How past pandemics like the Black Death painted loss and suffering across canvas
Edvard Munch, the artist whose work so well expressed the terror and solitude of modern life, spent a lifetime battling anxiety. He was five when his mother died of tuberculosis. Nine years later, his beloved sister succumbed to the disease. The artist’s childhood was also marred by ill-health. When he caught the Spanish Flu at his country house in Ekely, Norway, in 1918, his chances of survival were slim. But he made it. That experience found space in two works — Self Portrait with the Spanish Flu (1919, oil on canvas) and Self Portrait after the Spanish Flu (1919). In both, he appears emaciated, but the colour returns to his face in the second, and he looks straight into the eyes of the viewer.
A century later, as the COVID-19 pandemic shuts down the world, Munch’s work is being shared to sum up our present. The experience of being battered by waves of disease is not new to humanity — and has shown up in the work of artists before. In looking at the art of pandemics past, we search for resonances and answers that can make sense of today.
‘Basuda didn’t get his due’: Amol Palekar
Would you like to change your name, Amol? Like say ‘Anmol Kumar’?” Basuda (Basu Chatterjee) had asked me immediately after Rajnigandha (1974) was ready for a release. He was taking the film to various distributors, who were not ready to take the risk of distributing a film with unknown newcomers. Till then, V Shantaram, C Ramchandra and Master Bhagwan were among the few leading Marathi/ Maharashtrian names in the film industry. Probably to survive the north Indian onslaught of Kapoors and Kumars, they had felt compelled to change their original names — Vanakudre, Chitalkar and Bhagwan Abhaji Palav, respectively.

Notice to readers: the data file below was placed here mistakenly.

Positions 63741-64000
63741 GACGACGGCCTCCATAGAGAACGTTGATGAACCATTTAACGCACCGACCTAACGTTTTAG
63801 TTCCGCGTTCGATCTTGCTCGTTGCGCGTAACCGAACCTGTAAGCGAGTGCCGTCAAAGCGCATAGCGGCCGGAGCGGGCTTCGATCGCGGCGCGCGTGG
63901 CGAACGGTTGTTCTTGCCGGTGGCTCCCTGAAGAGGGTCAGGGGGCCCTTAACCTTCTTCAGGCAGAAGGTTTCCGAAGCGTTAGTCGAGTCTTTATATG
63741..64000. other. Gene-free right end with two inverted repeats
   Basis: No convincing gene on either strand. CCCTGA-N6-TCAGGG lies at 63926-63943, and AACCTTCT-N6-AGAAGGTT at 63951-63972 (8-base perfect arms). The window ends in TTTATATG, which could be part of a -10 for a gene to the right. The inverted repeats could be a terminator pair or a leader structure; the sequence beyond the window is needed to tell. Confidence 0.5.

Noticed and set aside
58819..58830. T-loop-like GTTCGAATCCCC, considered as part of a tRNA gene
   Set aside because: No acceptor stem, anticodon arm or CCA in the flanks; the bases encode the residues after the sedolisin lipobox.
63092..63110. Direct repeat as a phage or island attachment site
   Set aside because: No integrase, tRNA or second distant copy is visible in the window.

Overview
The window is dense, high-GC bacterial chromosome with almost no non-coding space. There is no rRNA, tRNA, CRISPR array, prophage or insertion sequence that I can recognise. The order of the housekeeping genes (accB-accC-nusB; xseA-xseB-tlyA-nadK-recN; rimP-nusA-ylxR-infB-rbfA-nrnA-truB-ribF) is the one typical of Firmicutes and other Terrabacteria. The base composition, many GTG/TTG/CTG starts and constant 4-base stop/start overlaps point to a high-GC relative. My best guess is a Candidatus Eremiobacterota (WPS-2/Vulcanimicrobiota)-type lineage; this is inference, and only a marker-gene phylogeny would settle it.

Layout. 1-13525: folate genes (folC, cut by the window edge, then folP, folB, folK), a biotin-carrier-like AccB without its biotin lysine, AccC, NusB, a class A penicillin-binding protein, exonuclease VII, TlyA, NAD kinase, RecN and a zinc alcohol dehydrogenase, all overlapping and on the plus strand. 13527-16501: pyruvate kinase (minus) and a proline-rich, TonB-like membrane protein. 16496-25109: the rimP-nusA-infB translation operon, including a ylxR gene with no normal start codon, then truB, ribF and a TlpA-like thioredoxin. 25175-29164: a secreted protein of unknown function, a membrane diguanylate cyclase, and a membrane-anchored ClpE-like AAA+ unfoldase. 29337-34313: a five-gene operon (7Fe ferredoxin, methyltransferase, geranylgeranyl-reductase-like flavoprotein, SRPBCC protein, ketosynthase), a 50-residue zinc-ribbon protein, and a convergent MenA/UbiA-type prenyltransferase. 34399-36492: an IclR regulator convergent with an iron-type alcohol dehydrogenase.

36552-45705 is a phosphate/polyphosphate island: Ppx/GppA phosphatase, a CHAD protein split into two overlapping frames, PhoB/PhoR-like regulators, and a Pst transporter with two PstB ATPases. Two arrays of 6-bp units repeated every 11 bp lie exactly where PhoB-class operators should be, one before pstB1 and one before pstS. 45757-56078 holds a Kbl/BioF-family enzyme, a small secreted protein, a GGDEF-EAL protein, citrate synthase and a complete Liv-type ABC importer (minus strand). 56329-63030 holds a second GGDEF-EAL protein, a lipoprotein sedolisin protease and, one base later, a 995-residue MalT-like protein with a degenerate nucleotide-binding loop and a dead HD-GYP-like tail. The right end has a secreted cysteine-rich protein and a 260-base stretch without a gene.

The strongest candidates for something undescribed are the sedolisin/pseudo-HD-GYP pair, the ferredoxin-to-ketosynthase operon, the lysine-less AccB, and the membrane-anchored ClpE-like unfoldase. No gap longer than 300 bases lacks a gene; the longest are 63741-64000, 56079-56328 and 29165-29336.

Is food always on the mind of a chef?
Suvir Saran tells us that he’s been passionate about food since he was “four or five” and then surprises us by revealing that as a schoolboy, he had absolutely no inclination towards a career in food. A student of Modern School in New Delhi, he did well academically as well as in artistic pursuits like music and sculpture. “So I thought that if I cannot be a doctor, then I should be an artist,” he says.
Instead, Saran, 47, ended up making a name for himself in the culinary world, helming the kitchen of Devi in New York City, the first North American restaurant serving Indian food to be awarded a Michelin star. Saran moved back to India in 2018 following a major health crisis — a combination of complications brought on by a mini stroke and orthostatic hypotension, which included concussions, memory loss, loss of vision and motor skills. Not that it slowed him down.
Locusts aside, have you met infiltrator wasp?
Mother Nature really seems to have it in for us. As if letting loose COVID-19 on the world was not enough, she decided that a ferocious cyclone that would flatten and flood large swathes of eastern India would also be in order. But, probably feeling that north-west and central India might feel left out, she upped the ante. And, so, here come the locusts!